It parodies the look of rhythm games perfectly. Complete a line and stars erupt from the score bar, the background scene starts to build and the game spouts over the top exclamations like RAD! or WOW! But Typing Karaoke is anything but rhythm-based. The actual typing is frantic and messy, as the ridiculous speed of some of the songs renders them all but impossible to complete. Fortunately, the disconnect between the presentation and the act of playing it is hilarious.
Icarus Proudbottom's World of Typing Weekly
The follow up to the sublime Icarus Proudbottom Teaches Typing is a five-part episodic murder mystery. Once again, you join Proudbottom and his owl sidekick Jerry for more instructional typing fun. Tragedy interrupts your merry tapping when Icarus is bludgeoned to death with a plastic keyboard.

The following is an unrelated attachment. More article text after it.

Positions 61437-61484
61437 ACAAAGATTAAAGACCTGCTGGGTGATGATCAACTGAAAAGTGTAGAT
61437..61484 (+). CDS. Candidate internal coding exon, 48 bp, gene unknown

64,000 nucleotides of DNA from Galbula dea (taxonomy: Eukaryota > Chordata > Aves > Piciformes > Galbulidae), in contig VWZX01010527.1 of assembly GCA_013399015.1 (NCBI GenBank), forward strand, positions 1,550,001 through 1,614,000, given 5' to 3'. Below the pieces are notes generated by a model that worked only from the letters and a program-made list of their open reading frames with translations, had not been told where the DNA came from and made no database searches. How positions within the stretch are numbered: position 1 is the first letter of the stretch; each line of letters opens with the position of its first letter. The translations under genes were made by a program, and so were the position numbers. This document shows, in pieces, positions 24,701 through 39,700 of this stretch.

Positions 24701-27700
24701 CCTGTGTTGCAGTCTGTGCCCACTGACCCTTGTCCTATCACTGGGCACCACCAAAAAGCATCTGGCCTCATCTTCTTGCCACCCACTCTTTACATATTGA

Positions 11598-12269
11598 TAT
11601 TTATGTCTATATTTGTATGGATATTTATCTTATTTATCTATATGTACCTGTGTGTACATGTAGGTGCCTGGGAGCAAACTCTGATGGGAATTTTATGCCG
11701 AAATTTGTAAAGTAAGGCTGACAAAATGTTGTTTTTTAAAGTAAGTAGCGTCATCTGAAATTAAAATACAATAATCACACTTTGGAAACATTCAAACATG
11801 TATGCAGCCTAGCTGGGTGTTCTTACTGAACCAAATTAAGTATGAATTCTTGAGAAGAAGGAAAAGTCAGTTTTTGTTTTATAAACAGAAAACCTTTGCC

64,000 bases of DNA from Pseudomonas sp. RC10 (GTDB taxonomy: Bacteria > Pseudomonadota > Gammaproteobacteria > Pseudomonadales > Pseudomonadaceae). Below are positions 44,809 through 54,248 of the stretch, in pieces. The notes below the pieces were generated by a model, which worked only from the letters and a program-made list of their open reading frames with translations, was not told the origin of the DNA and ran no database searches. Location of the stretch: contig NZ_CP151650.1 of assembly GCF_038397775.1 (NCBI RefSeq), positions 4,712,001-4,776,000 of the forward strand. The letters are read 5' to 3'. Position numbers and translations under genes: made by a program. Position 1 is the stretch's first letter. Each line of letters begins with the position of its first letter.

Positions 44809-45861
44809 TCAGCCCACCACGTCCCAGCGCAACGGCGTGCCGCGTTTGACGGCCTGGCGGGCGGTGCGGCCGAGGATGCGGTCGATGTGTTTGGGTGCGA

Joined by Mark 22, the crime solving robot, you set out to find his killer. Your chief suspects are Apollo, Icarus's easy going cousin; Lucida, a member of the Typing Council; and Jerry, who won't stop saying "naught". That's the basic setup, at least. Over the course of the five episodes, things are further complicated by improperly removed USB keys, ancient magicks, and a scuffed up letter A.
Bullet Waltz is a fiendish score attack game about not being shot. Playing as a small pink square, you must avoid the small green squares being fired out of a rotating cannon in the centre of the map. The difficulty in this is that, rather than disappearing off screen, bullets ricochet off the walls and central cannon. This becomes problematic after around the 20th new projectile.